Incumbent Joseph Kabila claimed victory in a November presidential election marred by widespread voting irregularities and a spike in attacks on news outlets. While international observers questioned the results, Kabila forces launched a crackdown on dissent. Attacks on the press were concentrated in the capital, Kinshasa, and surrounding Bas Congo province. Supporters of incumbent President Joseph Kabila's PPRD party and his administration intimidated journalists favorable to chief rival Etienne Tshisekedi; pro-opposition media were targeted in a series of arson attacks. In August, Kabila consolidated his grip on the media by appointing members of a new regulatory board charged with enforcing press laws and meting out penalties. Journalists criticized Kabila for stacking the 15-member agency with government allies, according to news reports. Across the vast nation, powerful local officials and their security forces carried out attacks on the press with impunity in reprisal for critical coverage. And in the country's strife-torn, mineral-rich east, a journalist was murdered amid murky circumstances.
CPJ documented numerous instances of official censorship, assault, intimidation, detention, imprisonment, and legal harassment targeting journalists in Bas Congo province, home of the capital.
Many of the anti-press attacks in Bas Congo were physical assaults, CPJ research shows. The police and ruling party supporters carried out most of the violence.
At least two news media workers went missing, according to CPJ research. In neither case have police uncovered information about the individuals' whereabouts.
Media workers who vanished:
1998: Belmonde Magloire Missinhoun, a Benin national and owner of the independent financial newspaper La Pointe Congo, was last seen being arrested after a traffic accident with a military vehicle in Kinshasa.
A number of government officials were accused of attacking or threatening journalists, but the Kabila administration did not hold any of them accountable, CPJ research shows.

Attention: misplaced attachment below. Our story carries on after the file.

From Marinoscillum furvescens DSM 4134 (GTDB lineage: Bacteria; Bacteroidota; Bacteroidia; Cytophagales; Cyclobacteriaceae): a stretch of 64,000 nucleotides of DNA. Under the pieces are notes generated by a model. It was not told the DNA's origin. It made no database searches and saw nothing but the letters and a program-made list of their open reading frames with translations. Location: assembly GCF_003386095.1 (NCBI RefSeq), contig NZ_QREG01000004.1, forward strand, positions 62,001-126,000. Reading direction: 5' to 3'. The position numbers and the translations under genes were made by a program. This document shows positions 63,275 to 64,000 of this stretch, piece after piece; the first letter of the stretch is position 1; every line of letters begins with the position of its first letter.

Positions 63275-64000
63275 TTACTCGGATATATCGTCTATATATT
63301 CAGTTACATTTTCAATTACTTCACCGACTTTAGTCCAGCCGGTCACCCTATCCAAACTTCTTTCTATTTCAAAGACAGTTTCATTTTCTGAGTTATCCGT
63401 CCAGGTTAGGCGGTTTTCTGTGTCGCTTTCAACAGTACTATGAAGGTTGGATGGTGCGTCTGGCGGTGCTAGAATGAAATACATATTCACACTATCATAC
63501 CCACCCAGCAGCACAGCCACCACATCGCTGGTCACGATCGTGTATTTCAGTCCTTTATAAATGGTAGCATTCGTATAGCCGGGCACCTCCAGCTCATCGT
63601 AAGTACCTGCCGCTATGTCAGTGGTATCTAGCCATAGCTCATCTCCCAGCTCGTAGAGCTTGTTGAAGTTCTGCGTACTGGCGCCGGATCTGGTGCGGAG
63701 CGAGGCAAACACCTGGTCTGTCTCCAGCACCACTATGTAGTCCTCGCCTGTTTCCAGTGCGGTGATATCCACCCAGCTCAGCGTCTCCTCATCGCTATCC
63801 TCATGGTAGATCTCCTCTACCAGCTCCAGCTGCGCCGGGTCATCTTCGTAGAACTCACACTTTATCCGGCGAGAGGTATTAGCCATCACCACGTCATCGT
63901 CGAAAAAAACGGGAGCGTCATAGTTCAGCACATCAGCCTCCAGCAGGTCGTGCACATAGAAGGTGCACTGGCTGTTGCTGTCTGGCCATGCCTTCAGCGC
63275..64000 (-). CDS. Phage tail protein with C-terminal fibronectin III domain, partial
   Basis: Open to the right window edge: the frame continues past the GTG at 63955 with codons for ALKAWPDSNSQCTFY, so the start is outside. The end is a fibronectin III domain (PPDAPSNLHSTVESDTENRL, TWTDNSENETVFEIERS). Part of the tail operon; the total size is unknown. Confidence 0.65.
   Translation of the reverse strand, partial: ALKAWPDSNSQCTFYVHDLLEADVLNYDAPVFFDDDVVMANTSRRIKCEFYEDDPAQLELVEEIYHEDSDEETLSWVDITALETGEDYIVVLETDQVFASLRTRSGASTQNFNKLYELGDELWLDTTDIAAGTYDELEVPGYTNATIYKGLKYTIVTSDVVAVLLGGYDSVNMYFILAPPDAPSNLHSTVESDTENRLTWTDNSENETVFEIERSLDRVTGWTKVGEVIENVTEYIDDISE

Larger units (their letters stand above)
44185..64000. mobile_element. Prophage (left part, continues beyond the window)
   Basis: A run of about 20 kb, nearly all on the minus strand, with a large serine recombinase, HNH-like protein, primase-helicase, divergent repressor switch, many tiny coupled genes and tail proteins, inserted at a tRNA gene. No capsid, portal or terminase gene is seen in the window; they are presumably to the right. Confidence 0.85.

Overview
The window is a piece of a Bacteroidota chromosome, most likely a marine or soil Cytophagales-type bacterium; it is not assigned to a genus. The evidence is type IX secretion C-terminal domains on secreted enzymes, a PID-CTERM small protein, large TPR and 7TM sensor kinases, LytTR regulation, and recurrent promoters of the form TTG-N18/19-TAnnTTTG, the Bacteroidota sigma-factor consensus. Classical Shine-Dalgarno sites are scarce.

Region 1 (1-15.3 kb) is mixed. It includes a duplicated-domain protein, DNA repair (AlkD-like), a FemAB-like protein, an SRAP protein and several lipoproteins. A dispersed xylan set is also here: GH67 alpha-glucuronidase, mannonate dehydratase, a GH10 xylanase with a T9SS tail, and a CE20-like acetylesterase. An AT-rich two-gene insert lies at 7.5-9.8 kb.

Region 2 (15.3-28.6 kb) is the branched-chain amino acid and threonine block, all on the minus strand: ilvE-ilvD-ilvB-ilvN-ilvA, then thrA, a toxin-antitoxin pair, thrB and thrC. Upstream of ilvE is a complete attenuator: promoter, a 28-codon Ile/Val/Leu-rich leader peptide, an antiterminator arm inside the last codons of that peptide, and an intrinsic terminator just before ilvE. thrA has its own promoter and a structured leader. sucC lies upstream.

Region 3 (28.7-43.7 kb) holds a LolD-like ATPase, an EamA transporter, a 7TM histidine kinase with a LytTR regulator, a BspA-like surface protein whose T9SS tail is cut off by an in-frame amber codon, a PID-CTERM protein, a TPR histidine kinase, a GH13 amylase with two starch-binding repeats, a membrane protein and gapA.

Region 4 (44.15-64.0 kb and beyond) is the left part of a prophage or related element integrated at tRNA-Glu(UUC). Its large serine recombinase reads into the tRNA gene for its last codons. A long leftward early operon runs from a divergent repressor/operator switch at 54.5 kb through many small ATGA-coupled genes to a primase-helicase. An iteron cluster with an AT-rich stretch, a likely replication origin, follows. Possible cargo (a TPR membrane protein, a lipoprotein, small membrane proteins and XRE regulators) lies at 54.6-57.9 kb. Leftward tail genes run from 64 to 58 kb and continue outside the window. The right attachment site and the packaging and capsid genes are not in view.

Four attacks, no accountability:
2006: Republican Guard soldiers assaulted a journalist.
2007: The education minister was accused of ordering police to beat journalists who were in his office for an interview.
2008: Ruling party militants assaulted five cameramen.
2011: A ruling party member of parliament was taped threatening a journalist.
CPJ has documented eight journalist deaths between 2005 and 2011. One murder was in direct retaliation for the journalist's work; CPJ is investigating the other cases to determine whether they were work-related. There was one common thread: In all of the cases, the killers wore uniforms of the security forces. CPJ research found that official investigations fell short in the collection and handling of forensic evidence, in transparency and scope, and in their failure to determine motives.
Killings by uniformed assailants:
November 3, 2005: Franck Kangundu in Kinshasa. Motive unconfirmed.
July 8, 2006: Bapuwa Mwamba in Kinshasa. Motive unconfirmed.
June 13, 2007: Serge Maheshe in Bukavu. Motive confirmed as work-related.
August 9, 2007: Patrick Kikuku Wilungula in Goma. Motive unconfirmed.
November 21, 2008: Didace Namujimbo in Bukavu. Motive unconfirmed.
August 23, 2009: Bruno Koko Chirambiza in Bukavu. Motive unconfirmed.
April 5, 2010: Patient Chebeya in Beni. Motive unconfirmed.
June 22, 2011: Witness-Patchelly Kambale Musonia in Kirumba. Motive unconfirmed.
Do you believe the free flow of information must be protected? Sign the #RightToReport petition and demand that President Obama immediately:
1. Issue a presidential policy directive prohibiting the hacking and surveillance of journalists and media organizations.
2. Limit aggressive prosecutions that ensnare journalists and intimidate whistleblowers.
3. Prevent the harassment of journalists at the U.S. border.
Or click here to see the full petition, and join leading journalists like Christiane Amanpour, The Guardian’s Alan Rusbridger, Editor of the AP Kathleen Carroll, and Arianna Huffington in signing on.